Exploits Feature

The Batman Problem

This is a reprint of the Television essay from Issue #65 of Exploits, our collaborative cultural diary in magazine form. If you like what you see, buy it now for $2, or subscribe to never miss an issue (note: Exploits is always free for subscribers of Unwinnable Monthly). 


On the internet, the saying goes, “Always be Batman.” As a quote, it speaks to the internet’s love for the DC superhero, but it also highlights a huge stumbling block for many videogame series. In a game set in Gotham City, why would a player ever want to be anyone other than Batman? Of course, this extends to other games, as well. The Halo series has struggled with its storytelling in recent entries because there’s very little left to explore for its protagonist, Master Chief, but it’s nearly as impossible to imagine the series continuing without him. Similarly, one of the reasons Mass Effect: Andromeda struggled – and something the next Mass Effect game will have to deal with – is that players are heavily invested in seeing the universe through the eyes of their version of Commander Shepard and must be convinced to move beyond them.

One team has shown a path forward, however. When Ryu Ga Gotoku Studios decided to move on from the Yakuza series’ beloved protagonist, Kazuma Kiryu, they must have known what they were in for because they made all the right decisions in crafting their new protagonist, Kasuga Ichiban.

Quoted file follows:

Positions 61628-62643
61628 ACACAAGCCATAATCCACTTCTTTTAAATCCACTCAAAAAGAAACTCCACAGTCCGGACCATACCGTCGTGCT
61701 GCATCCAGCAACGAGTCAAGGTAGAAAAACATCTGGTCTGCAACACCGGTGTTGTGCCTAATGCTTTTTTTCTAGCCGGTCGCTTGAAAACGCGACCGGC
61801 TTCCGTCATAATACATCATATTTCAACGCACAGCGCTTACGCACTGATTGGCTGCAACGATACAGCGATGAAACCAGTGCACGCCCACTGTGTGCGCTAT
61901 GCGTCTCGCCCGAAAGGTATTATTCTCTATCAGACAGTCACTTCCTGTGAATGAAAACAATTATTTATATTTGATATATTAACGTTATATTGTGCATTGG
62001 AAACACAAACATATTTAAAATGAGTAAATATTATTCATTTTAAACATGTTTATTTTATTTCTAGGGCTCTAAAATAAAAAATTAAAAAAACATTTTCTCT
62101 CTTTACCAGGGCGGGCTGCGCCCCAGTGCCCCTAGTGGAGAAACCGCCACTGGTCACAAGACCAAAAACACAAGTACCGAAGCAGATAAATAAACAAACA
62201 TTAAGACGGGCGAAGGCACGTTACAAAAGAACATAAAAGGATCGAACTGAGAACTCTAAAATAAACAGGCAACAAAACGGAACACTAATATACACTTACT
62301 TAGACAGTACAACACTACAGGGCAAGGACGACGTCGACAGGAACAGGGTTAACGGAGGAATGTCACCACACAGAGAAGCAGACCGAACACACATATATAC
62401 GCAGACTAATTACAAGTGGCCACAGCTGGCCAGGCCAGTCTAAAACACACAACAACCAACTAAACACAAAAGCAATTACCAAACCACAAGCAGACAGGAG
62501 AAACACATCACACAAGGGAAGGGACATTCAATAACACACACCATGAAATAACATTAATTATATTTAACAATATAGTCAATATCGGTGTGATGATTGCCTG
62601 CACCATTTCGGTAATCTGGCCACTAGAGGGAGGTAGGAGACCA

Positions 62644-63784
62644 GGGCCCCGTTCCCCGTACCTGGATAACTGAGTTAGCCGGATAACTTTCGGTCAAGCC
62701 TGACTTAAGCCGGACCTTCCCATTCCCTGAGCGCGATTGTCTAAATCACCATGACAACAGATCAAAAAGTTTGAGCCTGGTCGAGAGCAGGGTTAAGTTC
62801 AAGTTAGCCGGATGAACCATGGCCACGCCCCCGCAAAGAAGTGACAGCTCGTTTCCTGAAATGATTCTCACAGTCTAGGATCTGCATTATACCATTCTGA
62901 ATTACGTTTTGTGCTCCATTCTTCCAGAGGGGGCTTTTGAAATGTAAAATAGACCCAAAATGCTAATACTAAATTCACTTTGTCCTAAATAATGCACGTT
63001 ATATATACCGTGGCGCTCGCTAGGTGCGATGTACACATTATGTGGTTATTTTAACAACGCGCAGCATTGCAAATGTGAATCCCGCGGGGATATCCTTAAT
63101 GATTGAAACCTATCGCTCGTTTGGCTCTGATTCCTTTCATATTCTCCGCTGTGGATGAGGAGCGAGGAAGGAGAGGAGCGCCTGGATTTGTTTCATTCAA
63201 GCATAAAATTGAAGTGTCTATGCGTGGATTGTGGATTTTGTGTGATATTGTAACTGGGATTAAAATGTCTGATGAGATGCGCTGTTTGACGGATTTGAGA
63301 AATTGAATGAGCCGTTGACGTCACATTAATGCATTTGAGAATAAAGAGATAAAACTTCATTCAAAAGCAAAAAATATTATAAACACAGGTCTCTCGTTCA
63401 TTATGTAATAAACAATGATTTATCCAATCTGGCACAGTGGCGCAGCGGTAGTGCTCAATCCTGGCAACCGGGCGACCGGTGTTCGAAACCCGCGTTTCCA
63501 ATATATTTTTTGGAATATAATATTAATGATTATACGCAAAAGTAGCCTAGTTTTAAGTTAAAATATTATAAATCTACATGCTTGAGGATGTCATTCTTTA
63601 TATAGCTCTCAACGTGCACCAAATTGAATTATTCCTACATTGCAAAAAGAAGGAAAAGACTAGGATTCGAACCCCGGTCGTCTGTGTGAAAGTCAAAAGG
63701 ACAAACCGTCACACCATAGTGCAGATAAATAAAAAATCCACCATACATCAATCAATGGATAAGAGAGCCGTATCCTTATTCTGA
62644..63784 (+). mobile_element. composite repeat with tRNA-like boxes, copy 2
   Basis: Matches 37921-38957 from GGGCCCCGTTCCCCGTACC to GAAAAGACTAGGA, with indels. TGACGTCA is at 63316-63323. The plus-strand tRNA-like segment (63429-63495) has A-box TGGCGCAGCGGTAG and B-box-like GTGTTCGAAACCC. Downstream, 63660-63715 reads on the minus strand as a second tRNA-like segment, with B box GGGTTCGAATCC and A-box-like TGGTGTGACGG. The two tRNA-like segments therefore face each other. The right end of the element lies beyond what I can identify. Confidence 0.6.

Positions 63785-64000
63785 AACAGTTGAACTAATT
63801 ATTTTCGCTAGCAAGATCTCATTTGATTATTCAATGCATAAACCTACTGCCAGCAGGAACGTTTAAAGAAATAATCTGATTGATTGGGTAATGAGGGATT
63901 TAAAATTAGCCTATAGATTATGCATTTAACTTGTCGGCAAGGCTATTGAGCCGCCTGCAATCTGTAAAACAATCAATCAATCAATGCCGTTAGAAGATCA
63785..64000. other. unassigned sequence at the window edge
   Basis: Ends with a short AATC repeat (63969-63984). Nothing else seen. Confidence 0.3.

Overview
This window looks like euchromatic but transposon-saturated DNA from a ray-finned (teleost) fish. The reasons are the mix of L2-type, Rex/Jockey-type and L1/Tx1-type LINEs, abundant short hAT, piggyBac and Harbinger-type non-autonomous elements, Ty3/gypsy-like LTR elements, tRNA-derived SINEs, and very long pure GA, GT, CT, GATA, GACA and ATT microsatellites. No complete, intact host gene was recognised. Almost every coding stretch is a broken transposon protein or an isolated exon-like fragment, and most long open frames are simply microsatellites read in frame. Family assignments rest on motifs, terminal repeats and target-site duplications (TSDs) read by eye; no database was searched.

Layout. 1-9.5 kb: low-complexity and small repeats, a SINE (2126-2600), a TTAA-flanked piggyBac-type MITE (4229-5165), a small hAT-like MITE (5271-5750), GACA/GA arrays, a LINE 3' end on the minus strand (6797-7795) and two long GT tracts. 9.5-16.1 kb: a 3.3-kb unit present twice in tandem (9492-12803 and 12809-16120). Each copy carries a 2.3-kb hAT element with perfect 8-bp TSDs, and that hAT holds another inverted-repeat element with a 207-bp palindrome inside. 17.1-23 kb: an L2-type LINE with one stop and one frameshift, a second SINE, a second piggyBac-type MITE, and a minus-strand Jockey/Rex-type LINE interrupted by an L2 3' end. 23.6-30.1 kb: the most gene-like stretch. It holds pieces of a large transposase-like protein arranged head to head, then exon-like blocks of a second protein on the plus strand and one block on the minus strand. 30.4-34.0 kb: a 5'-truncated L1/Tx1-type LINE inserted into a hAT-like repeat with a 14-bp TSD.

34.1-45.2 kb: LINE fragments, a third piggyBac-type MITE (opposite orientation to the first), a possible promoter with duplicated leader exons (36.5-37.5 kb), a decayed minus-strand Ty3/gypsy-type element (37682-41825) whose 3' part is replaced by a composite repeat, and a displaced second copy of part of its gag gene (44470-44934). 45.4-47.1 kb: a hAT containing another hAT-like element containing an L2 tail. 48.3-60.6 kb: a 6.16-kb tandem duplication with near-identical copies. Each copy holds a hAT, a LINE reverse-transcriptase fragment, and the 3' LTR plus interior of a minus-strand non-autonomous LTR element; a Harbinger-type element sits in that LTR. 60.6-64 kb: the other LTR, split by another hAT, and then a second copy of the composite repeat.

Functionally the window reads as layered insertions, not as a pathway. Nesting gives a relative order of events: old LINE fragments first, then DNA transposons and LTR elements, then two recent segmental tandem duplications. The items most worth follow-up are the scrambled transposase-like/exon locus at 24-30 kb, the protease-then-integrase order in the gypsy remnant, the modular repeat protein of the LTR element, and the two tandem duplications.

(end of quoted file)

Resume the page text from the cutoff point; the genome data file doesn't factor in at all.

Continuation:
In all the ways that matter, Ichi is nothing like Kiryu. Where Kiryu is quiet and stoic, Ichi is loud and emotional. While Kiryu was known for his powerful fists that dole out punishment to any who threaten those he cared for, Ichi specializes in taking hits to protect his loved ones. Even their clothes are opposites. Kiryu wears his iconic gray suit with a maroon shirt, while Ichi wears a maroon suit with a white shirt.

In all the ways that matter, they’re exactly the same. Both like to kick back, drink with friends and maybe throw some darts. They each have a charisma that keeps people coming back to them for help, over and over again. The pair adhere so strongly to their individual – and similar, though not identical – codes of honor that they never stop offering that aid even when any rational person would have walked away from that situation and those people long ago.

Ichiban is just like Kiryu, except where he isn’t. That is the key to how he so thoroughly woos an audience that might not otherwise have been ready to move on from the iconic protagonist. Ichiban’s insides, his motivations and his feelings are very similar to Kiryu – this lets the player feel like they’re still playing in the same place they’ve always played. Their exterior behaviors, however, are so very different that Ichiban never feels like the watered-down clone of his predecessor he might have instead become.

With Ichiban, RGG Studios managed to craft a superb successor. Someone who does the same things for similar reasons but in his own, entirely unique way. Thus, they forged the key to solving the so-called “Batman Problem.” Find the core motivations of your character and then design one who is motivated to do the same things but in a different way or for different reasons. Obviously, this is something that is simple to describe but very difficult to do. Only time will tell if other series will be able to follow the path blazed here by RGG studios.

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